The Good Movie Star

Matt Damon's wry sense of humor and relaxed intelligence have a way sneaking up on you

December 21, 2006|By Michael Sragow | Michael Sragow,Sun Movie Critic

At 36, Matt Damon has the boyish, square-cut good looks of a comic-book hero - the classical kind that doesn't wallow in anxiety or neurosis. He's developed a media persona as an All-American guy for a wised-up age: go-getting and idealistic, but with a hip, wry streak and an iconoclastic attitude toward everything, including his own success.

His friend and creative partner, Ben Affleck, and Damon's pals from Ocean's Eleven, Twelve and Thirteen, George Clooney and Brad Pitt, attract publicity even when they try to duck it. Damon has become a superstar without any tabloid taint. Maybe that's because he's slyly presented himself as the junior partner in fast company. During promotional jaunts for Ocean's movies, he'd joke about being the one guy not named People's sexiest man alive.

On talk shows, he projects strength and virtue without feeling the need to lay them out and beg for affirmation. He's not afraid to speak his mind and declare his preferences, as when he proclaimed to Chris Matthews on Monday night's Hardball that Barack Obama was his candidate. He's got a steady gaze and a twinkle in his eye, and even in a phone interview he laughs easily. Asked why he hasn't become a romantic hero, he says, "Hey, I just became a movie father for the first time in Syriana. I've got to knock these things down one at a time."

But in movies or on entertainment shows, a wicked deadpan and a wholesome poker face are his stock in trade. On Late Night with David Letterman recently he reduced the host to spluttering, "Excellent, excellent!" by doing a spot-on imitation of the gravelly drawl of Matthew McConaughey. On location in North Africa for The Bourne Ultimatum, he pulled off a hilarious bit for the American Cinematheque's salute to Clooney, pretending to give Tangiers moviegoers their money back for seeing Clooney's abysmal Batman and Robin. Then he requested more cash because Clooney's equally terrible The Peacemaker was due to open there soon.

Damon's relaxed intelligence and humor make him a pleasure to be around even when he's playing heroes or anti-heroes who are tightly wound.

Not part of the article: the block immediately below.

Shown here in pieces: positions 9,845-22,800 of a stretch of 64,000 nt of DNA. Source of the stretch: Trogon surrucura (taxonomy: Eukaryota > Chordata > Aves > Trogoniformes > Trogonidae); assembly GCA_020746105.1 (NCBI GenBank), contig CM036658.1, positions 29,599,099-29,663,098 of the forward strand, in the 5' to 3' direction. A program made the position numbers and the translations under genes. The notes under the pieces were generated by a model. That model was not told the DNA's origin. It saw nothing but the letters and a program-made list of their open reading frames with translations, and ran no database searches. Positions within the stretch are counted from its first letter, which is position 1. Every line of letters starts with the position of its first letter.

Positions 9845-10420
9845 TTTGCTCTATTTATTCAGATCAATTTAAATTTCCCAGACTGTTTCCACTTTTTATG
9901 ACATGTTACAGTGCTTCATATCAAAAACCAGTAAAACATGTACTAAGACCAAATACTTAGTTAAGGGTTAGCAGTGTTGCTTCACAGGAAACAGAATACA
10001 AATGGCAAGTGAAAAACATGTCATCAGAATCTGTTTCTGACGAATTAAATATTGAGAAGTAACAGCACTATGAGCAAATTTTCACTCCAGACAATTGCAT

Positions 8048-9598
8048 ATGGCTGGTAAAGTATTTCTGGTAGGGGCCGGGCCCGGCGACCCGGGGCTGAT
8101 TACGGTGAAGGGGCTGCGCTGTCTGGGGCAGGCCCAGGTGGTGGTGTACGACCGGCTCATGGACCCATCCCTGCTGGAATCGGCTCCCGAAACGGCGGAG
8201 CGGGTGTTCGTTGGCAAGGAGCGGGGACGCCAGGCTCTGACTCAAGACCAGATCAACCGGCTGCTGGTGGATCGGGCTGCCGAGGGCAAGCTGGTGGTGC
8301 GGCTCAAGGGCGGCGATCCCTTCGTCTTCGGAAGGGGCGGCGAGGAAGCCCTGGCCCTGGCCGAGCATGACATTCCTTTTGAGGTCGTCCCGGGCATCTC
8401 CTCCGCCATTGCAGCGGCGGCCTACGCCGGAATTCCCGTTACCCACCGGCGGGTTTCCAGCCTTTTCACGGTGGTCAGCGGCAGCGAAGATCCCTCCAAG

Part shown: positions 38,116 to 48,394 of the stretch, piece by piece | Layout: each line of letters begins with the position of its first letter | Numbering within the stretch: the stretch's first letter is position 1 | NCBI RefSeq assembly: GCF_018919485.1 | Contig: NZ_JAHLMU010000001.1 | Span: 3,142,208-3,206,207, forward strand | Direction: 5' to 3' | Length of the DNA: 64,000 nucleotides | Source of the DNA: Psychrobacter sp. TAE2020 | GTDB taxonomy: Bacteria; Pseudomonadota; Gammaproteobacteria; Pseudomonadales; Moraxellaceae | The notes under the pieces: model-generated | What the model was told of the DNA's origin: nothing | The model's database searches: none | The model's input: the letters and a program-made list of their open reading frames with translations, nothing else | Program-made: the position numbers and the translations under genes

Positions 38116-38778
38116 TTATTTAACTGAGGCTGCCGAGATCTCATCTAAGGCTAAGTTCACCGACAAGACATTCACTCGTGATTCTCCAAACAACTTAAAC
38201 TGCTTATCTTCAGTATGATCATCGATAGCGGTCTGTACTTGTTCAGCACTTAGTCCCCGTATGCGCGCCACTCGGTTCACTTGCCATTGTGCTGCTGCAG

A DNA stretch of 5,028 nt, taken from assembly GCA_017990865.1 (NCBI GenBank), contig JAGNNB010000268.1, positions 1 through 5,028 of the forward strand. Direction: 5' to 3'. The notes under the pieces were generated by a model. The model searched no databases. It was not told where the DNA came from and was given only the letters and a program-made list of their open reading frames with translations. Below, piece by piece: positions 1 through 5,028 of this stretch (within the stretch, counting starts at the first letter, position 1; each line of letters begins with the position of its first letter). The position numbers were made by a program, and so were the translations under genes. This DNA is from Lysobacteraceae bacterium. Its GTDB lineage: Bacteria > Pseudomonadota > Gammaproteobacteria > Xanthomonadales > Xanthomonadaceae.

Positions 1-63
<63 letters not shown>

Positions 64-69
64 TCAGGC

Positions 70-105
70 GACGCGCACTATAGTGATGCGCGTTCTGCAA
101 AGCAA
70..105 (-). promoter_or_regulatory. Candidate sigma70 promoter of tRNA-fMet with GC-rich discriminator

Edward Norton, his co-star in the cult gambling favorite Rounders (1997) - a virtual paean to Damon's poker face - remembers that production as one of the happiest and easiest in his career, and calls Damon, "just a stone-cold good actor. I don't want to say facile - what's the positive word for facile? He's incredibly agile. You can go over here or over there, and he's right with you. ... "

Even people who haven't worked with Damon think they know him and think they like him. But he specializes in playing men who don't know who they are and have a big fat hole in their identity. It's his air of mystery or mischief, not his wholesomeness, that's sustained his career and propelled him from being the noble male ingenue of Geronimo: An American Legend (1993) and The Rainmaker (1997) and Saving Private Ryan (1998) to the quick-witted dirty cop in The Departed and now the super-secretive career CIA officer in The Good Shepherd (opening tomorrow).

Over the phone, Damon does not expand on his year-long marriage to Argentina native Luciana Barroso (a former Miami bartender). But he's totally at ease when he refers to it, and he confesses that he had "a lot of fun" taking his 8-year-old stepdaughter to see Wicked. (He and Barroso also have a 6-month-old daughter.)

Yet Damon the actor, in the biggest roles of his career (especially in this, the biggest year of his career), has made his mark playing figures who are slippery and elusive and sometimes fools of fate. The working-class hero of Good Will Hunting, a natural math genius hiding his gifts and toiling as a janitor at MIT, evasively maneuvers between South Boston drinking buddies and high-powered Cambridge, Mass., academics. In that part and others, such as the title roles of Anthony Minghella's The Talented Mr. Ripley (1999), a sociopathic changeling, and Robert De Niro's The Good Shepherd, one of the coldest customers since Michael Corleone, he's created a new screen archetype for himself: the unhappy-go-lucky guy, often thwarted in his effort to find out who he is or who he can be.

"I guess that is something you can see in my work," he says. "But it's not something I've been conscious of. And a lot of movies, plays and fiction are about the quest for self."

Somehow, Damon the onscreen question mark and Damon the offscreen good guy bleed into each other, and his producers think that's a good thing - even for his portrayal of a daunting CIA cofounder who starts out as a fresh-faced idealist and ends up trapped in a life of betrayal and mistrust.

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